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Tev is telling us about the views and something about the off-white colour of Sydney Opera House’s sails — but I don’t think anyone is paying attention. The group seemed to be awestruck by the views of Sydney Harbour shimmering in the afternoon sun in front of us. And we weren’t even at the summit of the bridge yet.

After a few happy snaps, we’re off again, onwards and upwards. I notice Brendan excitedly waving to people on the decks of ferries, yachts and big holiday cruise ships sailing by, and instantly thought of the countless times I was one of those people down below, looking up at the tiny, grey-clad figures climbing the bridge.

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The view of Sydney Harbour from the summit of Sydney Harbour Bridge as taken by BridgeClimb tour leader Tev.

When we do finally get to the top, I felt dwarfed by the size of the Australian and NSW flags flapping away at the winds. Tev takes a few more happy snaps for us, and lets us hang around to soak it all in.

After a few solid minutes, Tev says it’s time for us to move on, so we walk over to the western side of the bridge. Tev tells us if we climbed bit earlier that day we may have been able to see the Blue Mountains from the bridge, but that didn’t bother any of us at all — the afternoon haze as the sun set over Parramatta River and the Sydney’s western suburban sprawl was breathtaking and totally unexpected.

Just as we start to make our down back to the bottom, a pleasant surprise: one of the guys in our group bends down on his knee to propose to his girlfriend.

She says yes, and everyone is cheering and congratulating them. This couple will now be one of the select few in the world who can boast that they got engaged at the summit of the Sydney Harbour Bridge.

“You can have whole wedding ceremony up here, you know,” Tev tells them, a cheeky grin on her face.

Continuing our way back down, Tev tells the story of the opening ceremony of the bridge and how the then-Premier Jack Lang was famously upstaged by Francis De Groot, who had stormed the crowd on his horse to slash the ribbon before Lang could.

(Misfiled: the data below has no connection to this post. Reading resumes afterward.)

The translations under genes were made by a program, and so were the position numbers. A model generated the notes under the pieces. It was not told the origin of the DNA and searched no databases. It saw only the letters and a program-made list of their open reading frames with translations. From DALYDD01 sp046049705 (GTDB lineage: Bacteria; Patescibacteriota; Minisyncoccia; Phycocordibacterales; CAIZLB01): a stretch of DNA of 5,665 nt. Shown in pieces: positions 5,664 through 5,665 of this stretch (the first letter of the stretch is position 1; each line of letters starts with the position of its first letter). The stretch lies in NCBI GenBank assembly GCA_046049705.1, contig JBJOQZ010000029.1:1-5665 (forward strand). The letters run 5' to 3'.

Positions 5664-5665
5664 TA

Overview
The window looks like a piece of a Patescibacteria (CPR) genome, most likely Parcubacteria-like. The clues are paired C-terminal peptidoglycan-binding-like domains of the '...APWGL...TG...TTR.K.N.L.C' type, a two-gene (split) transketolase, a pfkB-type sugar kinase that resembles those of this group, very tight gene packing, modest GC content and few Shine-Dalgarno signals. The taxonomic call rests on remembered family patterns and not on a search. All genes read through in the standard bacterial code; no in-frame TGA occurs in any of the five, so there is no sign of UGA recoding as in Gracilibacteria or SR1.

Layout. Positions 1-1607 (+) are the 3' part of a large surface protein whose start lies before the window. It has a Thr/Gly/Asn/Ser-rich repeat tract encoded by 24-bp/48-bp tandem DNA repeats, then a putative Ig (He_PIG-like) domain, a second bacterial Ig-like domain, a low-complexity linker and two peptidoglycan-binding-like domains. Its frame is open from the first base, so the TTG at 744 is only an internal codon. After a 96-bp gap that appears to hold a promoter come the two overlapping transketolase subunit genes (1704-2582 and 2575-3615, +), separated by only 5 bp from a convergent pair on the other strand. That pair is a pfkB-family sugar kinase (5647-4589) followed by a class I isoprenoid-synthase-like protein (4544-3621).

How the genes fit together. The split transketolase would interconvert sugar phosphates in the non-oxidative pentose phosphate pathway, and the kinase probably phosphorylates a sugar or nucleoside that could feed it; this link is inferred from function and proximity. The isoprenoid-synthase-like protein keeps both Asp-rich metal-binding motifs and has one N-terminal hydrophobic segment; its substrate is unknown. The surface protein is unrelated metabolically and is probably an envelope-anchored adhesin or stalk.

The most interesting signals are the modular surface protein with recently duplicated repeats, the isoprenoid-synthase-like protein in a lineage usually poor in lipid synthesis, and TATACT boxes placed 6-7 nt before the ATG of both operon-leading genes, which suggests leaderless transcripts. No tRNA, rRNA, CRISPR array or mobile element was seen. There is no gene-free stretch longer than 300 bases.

“When he slashed the ribbon with his sword, Francis de Groot said, ‘I declare this bridge open in the name of the decent and respectable citizens of NSW’,” Tev says.

“After the commotion, they had to sort of tie the slashed ribbon back together because they didn’t have a back-up just so Lang could finally ‘officially’ open the bridge.”

There are chuckles among our group. To me, it was a familiar story, but I was really impressed by how well Tev recounted it.

Before we know it, the group is back in the preparation area of BridgeClimb. We’re all knackered, but on a high. The tedious task of taking off our grey overalls was outweighed by general discussion among ourselves on how incredible that climb was.

For me the experience of the climb, and the views that came with it were both just as unforgettable stories behind the history of the bridge.

“I would definitely do that again,” Brendan says.

I couldn’t agree more, and I would totally pay it forward by buying a gift certificate for friends and family to take part, too.

For details on purchasing BridgeClimb Christmas gift certificates click here.

For general details and bookings on BridgeClimb, click here.

Elias Jahshan and Brendan Maclean were guests of BridgeClimb.